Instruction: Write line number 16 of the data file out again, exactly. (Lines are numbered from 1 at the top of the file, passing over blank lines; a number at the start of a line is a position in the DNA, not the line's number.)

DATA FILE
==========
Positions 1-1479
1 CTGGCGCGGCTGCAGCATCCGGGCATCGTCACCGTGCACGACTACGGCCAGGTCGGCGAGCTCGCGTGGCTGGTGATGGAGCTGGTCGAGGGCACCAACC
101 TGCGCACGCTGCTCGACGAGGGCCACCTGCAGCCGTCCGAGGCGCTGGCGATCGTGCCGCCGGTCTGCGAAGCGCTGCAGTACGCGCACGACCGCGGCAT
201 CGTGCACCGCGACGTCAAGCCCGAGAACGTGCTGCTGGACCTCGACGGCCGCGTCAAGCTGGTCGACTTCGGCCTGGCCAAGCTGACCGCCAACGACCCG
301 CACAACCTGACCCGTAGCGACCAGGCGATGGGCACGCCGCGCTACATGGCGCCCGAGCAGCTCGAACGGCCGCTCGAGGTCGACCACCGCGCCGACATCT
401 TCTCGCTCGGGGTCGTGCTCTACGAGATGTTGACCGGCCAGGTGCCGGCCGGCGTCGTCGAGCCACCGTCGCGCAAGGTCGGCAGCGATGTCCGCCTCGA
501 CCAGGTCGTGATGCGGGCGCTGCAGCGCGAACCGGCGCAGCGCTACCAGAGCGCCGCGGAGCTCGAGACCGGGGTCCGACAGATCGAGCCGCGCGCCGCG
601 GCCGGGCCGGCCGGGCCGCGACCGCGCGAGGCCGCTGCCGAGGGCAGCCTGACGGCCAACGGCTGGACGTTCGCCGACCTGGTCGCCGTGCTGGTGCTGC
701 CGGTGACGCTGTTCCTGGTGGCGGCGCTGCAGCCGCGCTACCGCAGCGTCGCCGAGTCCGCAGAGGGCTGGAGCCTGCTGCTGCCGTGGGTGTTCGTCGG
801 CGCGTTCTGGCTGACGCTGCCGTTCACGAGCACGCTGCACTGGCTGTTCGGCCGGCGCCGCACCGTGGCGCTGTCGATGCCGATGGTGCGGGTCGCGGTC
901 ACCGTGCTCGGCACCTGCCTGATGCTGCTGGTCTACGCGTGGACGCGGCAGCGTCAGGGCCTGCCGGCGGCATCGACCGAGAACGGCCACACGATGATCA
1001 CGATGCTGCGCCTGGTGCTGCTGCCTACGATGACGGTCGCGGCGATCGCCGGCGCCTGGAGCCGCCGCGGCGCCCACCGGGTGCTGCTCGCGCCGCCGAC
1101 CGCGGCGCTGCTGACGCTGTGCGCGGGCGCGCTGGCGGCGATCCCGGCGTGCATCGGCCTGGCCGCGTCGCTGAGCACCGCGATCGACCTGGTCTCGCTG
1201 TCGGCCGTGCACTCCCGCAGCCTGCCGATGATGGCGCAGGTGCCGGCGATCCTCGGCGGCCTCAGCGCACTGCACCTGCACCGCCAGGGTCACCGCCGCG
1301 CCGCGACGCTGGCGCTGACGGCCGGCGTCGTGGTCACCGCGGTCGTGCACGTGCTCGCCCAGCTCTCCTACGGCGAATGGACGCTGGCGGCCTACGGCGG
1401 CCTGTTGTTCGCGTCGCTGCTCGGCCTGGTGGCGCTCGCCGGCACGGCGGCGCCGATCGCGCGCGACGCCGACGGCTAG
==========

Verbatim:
1401 CCTGTTGTTCGCGTCGCTGCTCGGCCTGGTGGCGCTCGCCGGCACGGCGGCGCCGATCGCGCGCGACGCCGACGGCTAG